Maropeng jumped into the global spotlight with the discovery of homo naledi, a new species of hominid that promises to further our understanding of evolution. The announcement gave Maropeng a carnival atmosphere as crowds packed in to see the display of the bones.
But it’s always a great time to visit the Cradle of Humankind, a vast World Heritage site just outside of Johannesburg, was already the site of several important discoveries. Maropeng, in the Cradle of Humankind, was built to showcase the discoveries and to explain what we know about human evolution.
The museum blends into the countryside, so you might not see it until you’re practically upon it. The tour begins with an underground boat ride through an ice tunnel, and continues through interactive exhibits about evolution. Kids love it, but it’s also a chance to see replicas of the discoveries made here (the actual bones are kept inside vaults under tight security).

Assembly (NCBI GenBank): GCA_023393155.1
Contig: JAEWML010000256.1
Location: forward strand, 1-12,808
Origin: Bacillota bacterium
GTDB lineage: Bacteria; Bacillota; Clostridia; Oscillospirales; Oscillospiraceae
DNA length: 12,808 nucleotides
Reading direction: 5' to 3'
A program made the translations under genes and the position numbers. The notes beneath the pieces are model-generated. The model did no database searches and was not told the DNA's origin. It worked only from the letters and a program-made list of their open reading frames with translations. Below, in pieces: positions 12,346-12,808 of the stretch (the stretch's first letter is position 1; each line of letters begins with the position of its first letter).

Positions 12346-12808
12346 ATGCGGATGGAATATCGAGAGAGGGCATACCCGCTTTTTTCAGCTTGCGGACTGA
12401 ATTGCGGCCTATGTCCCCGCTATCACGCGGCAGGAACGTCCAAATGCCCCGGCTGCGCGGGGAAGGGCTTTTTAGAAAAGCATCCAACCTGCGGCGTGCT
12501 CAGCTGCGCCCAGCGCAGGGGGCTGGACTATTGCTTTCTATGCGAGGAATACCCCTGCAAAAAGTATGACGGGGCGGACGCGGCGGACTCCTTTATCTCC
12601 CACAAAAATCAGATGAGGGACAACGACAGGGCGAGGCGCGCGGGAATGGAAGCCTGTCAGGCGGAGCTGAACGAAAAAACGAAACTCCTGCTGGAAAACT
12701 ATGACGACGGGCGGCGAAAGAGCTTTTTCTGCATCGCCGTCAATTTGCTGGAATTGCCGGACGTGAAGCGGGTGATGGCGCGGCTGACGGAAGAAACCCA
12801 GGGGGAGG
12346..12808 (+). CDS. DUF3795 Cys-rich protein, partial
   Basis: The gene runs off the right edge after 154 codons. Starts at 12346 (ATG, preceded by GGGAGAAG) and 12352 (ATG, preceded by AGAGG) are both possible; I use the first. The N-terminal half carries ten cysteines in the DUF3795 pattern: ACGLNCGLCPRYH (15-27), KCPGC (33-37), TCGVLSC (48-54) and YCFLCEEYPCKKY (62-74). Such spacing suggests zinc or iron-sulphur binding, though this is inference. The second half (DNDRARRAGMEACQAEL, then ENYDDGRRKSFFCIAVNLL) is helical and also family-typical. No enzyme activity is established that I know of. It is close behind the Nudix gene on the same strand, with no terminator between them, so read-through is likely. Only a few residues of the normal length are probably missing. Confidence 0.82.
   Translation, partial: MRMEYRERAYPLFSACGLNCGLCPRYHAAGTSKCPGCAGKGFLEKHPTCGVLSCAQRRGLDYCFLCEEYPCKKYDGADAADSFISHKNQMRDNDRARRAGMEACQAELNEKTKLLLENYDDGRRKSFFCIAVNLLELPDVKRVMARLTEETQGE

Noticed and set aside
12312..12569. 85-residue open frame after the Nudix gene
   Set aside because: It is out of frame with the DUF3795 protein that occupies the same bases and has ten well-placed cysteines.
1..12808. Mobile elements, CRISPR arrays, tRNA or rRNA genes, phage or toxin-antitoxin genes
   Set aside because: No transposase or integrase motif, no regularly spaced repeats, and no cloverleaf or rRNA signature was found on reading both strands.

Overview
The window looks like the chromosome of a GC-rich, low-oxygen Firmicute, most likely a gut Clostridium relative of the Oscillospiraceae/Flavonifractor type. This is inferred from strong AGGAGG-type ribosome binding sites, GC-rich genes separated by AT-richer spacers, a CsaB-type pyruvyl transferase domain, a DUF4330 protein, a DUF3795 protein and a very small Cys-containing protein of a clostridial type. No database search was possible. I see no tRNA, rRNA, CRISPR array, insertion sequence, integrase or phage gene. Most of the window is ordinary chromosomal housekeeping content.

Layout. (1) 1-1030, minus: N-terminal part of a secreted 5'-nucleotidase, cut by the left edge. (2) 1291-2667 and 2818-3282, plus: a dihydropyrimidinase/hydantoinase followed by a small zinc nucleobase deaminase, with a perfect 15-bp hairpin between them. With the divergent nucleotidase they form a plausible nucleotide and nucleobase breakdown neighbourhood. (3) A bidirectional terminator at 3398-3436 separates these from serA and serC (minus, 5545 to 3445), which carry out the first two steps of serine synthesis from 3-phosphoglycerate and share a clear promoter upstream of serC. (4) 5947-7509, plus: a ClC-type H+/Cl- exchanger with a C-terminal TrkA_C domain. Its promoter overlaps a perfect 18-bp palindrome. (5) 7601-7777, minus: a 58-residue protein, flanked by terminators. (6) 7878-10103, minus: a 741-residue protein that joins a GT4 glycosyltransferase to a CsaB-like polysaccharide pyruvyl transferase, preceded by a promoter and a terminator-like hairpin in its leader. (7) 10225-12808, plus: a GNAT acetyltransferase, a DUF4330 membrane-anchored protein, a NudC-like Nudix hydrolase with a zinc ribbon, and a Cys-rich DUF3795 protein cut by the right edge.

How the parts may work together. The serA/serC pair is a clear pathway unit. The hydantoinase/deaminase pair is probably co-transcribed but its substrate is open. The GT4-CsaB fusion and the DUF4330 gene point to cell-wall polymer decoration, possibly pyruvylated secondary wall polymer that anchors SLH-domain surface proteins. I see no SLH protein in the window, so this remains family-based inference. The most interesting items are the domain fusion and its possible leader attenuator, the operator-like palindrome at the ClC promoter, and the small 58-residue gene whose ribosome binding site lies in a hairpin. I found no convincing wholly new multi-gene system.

If you’re reasonably fit and limber, a few kilometers away is the Sterkfontein Caves, where an early hominid named Mrs. Ples was discovered. The cave is still an active dig site, but guides take small groups through. The path requires ducking and crawling — like on your hands and knees — to get all the way through, and there’s a lot of ups and downs along the way. So don’t join the tour if you’re claustrophobic.
Getting to Maropeng, in the Cradle of Humankind
On the R400 highway just off Hekpoort Road